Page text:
In terms of diagnosing APD, some specialists aren’t sure whether they should consider it a separate disorder or not. This is why the prevalence rate of APD can vary from 0.5% to 7% of the population.

Symptoms of APD

Many of APD’s symptoms overlap with attention deficit hyperactivity disorder (ADHD) and multiple learning disabilities. Here is an overview of symptoms of auditory processing disorder:

  • Challenge in hearing speech in a noisy environment
  • Difficulty paying attention
  • Issues locating sound sources
  • Asking the speaker to repeat information too often
  • Inability to follow directions
  • Hearing loss
  • Inability to detect subtle tone changes
  • Difficulty reading or learning to read
  • Inattentive and distracted behavior
  • Poor spelling, reading, and other academic difficulties

APD symptoms can interfere with both language skills and listening skills. The auditory system impairments make it not only challenging for a person to achieve academic success. They can also have difficulties maintaining a phone conversation, understanding directions, effectively problem-solving, and may experience workplace-related issues. Audiologists, speech-language pathologists, and psychologists do APD screening with a range of listening tests or hearing tests that examine the person’s auditory system, attention, processing, memory, and other abilities. Here’s an overview of the four auditory skill areas that could prove problematic for a person with auditory processing disorder:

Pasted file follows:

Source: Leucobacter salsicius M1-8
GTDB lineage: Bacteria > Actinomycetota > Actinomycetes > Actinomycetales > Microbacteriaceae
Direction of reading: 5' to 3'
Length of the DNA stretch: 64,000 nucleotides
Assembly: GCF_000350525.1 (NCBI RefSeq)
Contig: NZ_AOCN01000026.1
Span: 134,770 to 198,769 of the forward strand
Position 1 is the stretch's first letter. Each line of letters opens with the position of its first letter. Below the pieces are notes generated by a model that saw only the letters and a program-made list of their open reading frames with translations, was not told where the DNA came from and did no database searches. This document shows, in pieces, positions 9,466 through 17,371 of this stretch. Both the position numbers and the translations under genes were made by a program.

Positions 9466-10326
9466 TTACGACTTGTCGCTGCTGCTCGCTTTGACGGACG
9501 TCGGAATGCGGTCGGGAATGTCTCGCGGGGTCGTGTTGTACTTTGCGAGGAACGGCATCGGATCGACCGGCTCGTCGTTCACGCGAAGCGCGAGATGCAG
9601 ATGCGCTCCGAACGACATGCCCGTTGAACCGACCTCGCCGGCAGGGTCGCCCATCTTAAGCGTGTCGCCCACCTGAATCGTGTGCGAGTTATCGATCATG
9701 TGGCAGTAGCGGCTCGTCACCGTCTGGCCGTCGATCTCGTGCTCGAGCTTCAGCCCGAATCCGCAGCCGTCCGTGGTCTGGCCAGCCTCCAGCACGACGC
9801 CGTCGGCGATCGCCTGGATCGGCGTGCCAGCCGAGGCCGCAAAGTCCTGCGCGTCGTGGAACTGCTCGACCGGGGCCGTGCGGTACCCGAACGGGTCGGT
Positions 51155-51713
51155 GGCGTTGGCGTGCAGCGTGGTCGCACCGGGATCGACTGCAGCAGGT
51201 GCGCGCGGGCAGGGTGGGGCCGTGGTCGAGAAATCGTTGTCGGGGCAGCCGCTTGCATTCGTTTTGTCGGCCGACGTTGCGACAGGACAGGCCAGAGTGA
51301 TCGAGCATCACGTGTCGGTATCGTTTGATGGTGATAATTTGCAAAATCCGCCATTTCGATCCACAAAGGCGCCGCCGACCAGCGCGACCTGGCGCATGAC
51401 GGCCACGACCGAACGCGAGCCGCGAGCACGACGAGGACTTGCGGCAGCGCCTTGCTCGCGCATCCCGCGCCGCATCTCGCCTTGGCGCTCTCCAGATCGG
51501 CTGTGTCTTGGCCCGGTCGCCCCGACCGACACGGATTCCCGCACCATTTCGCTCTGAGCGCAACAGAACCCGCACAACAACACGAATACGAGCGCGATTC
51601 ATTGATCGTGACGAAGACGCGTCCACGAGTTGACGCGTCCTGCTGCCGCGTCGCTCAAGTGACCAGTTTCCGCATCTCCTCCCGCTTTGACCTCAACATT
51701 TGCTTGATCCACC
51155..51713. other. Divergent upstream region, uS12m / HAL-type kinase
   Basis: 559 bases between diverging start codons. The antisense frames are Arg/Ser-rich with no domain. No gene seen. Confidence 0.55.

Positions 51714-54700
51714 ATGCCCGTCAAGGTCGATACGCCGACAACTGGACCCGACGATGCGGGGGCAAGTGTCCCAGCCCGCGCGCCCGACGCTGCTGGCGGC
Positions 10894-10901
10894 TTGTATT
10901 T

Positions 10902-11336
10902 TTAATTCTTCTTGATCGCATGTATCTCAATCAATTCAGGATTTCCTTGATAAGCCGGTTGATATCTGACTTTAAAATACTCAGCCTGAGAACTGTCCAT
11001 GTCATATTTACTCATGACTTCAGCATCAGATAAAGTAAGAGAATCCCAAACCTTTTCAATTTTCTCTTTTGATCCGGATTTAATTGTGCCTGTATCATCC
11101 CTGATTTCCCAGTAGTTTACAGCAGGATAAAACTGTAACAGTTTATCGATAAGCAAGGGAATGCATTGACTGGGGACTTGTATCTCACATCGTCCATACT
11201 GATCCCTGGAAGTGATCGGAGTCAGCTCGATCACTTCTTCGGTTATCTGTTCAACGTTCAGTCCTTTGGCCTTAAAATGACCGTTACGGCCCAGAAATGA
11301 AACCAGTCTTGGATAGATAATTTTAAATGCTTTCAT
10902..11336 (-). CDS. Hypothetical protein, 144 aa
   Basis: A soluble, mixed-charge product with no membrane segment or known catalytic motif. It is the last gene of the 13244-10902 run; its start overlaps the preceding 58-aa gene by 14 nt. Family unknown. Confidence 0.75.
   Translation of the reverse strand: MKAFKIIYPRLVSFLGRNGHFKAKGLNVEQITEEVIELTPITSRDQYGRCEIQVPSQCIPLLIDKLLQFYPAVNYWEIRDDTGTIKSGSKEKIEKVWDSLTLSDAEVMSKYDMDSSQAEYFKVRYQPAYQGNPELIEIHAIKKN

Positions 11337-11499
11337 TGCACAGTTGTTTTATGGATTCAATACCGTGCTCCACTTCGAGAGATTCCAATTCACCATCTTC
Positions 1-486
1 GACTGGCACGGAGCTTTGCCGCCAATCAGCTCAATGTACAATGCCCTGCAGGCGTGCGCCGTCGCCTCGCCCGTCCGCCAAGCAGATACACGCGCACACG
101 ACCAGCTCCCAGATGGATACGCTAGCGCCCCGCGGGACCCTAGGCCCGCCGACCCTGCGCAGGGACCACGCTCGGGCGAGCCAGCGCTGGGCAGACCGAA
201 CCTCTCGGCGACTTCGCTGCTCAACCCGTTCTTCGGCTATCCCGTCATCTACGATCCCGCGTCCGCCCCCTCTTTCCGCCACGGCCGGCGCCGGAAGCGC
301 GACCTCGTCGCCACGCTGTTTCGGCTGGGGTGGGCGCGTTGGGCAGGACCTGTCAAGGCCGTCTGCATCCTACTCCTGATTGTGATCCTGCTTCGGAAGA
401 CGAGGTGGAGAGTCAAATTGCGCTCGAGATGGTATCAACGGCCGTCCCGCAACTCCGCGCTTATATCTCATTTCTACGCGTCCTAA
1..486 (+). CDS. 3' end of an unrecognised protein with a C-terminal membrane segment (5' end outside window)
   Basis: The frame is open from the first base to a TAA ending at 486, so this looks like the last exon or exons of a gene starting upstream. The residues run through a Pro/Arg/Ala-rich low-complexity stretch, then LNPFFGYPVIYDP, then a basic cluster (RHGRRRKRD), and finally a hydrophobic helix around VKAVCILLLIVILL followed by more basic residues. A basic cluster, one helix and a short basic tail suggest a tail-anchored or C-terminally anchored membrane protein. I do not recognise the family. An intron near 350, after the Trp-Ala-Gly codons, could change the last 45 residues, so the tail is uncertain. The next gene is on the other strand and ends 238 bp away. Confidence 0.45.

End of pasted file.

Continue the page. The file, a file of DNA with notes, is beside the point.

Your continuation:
Auditory discrimination

Auditory discrimination refers to the person’s ability to distinguish between different and similar sounds in a word like those with normal hearing capabilities. This is a must-need skill to master reading.

Auditory figure-ground discrimination

The auditory figure-ground discrimination is the person’s ability to focus on particular sounds in a noisy environment.

Auditory memory

This is the person’s ability to remember (both in the short and long term) information relayed orally.

Auditory sequencing

Sequencing refers to understanding and remembering the order of words and sounds. An issue with any of the four areas above could indicate APD.

Tools that help children with APD in school

There are numerous ways to perform auditory training to help problem-solve a child’s auditory deficits.

Audio listening with text to speech